Reductionist Thinking – Painting Yourself into a Corner

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  • Vern Gambetta
    Participant
    Vern Gambetta on #14890

    My basic premise is that the body is very intelligent and self organizing. It instinctively knows what to do, how to do and when to do it. Daily life activities and sport activities happen way to fast to think about some of the things people try to teach the body to do – proper lifting technique to prevent back injury comes to mind- you can bend your knees in a sterile environment when you have

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    Participant
    JeremyRichmond on #72877

    Agree with you Vern. Where I work there used to be an obsession with glutes not firing properly. Running on a treadmill would switch the glutes off because the treadmill was doing all the horizontal work which left you to do all the vertical work (jumping). Trouble is the way we were told to test for this dysfunction was with a person lying down so in fact having little if no relevance to standing on one or both legs. Thankfully under my influence beliefs have changed…and everyone in my industry (personal training) seems to claim to be the founder of a fad from long ago. If we do improve anything it is because we have more accurate tools (and a computer to do all the maths- thank goodness) to complement the work of our giant predecessors.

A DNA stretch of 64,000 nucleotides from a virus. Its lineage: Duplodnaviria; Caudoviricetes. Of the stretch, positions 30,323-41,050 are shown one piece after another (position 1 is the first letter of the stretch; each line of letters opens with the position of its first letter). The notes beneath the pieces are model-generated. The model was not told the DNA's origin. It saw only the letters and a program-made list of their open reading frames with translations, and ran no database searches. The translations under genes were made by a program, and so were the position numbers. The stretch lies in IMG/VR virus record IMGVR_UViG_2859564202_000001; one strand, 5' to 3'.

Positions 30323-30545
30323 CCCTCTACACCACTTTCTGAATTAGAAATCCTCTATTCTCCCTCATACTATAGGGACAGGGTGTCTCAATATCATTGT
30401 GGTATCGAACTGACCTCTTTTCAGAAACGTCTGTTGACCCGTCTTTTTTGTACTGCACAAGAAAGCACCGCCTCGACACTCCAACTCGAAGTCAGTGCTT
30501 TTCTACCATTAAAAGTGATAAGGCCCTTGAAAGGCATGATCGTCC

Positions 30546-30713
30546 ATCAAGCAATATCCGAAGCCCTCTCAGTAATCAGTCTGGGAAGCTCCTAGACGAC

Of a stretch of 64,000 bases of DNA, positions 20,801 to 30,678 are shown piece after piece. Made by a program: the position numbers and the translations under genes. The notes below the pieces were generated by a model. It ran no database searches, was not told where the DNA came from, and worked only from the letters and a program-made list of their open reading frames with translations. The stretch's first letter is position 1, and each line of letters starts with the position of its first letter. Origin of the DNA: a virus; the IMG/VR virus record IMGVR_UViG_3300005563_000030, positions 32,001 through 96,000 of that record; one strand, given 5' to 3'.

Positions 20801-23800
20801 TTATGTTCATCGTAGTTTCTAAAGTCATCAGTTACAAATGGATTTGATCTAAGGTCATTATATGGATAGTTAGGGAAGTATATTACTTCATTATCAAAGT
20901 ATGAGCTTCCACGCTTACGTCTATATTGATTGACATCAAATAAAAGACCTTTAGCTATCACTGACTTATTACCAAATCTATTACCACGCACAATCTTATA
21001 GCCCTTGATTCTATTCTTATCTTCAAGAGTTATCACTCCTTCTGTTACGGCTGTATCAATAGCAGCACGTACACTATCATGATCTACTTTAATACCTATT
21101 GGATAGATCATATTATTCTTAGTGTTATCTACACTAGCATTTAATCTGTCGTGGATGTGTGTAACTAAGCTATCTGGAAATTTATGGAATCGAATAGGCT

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    Mike Young
    Keymaster
    Mike Young on #72895

    I’ve seen clinical papers about inhibited firing but is there any real research behind this thought process? I’m not aware of any and. I’ve certainly seen problems with posterior chain strength but it sets of red alarms when I hear someone who can claim to SEE poor firing patterns. Kinematic analysis is hard enough to do for any explosive sport activity so how people can make precise diagnoses as to the firing patterns of a particular muscle has always struck me as odd.

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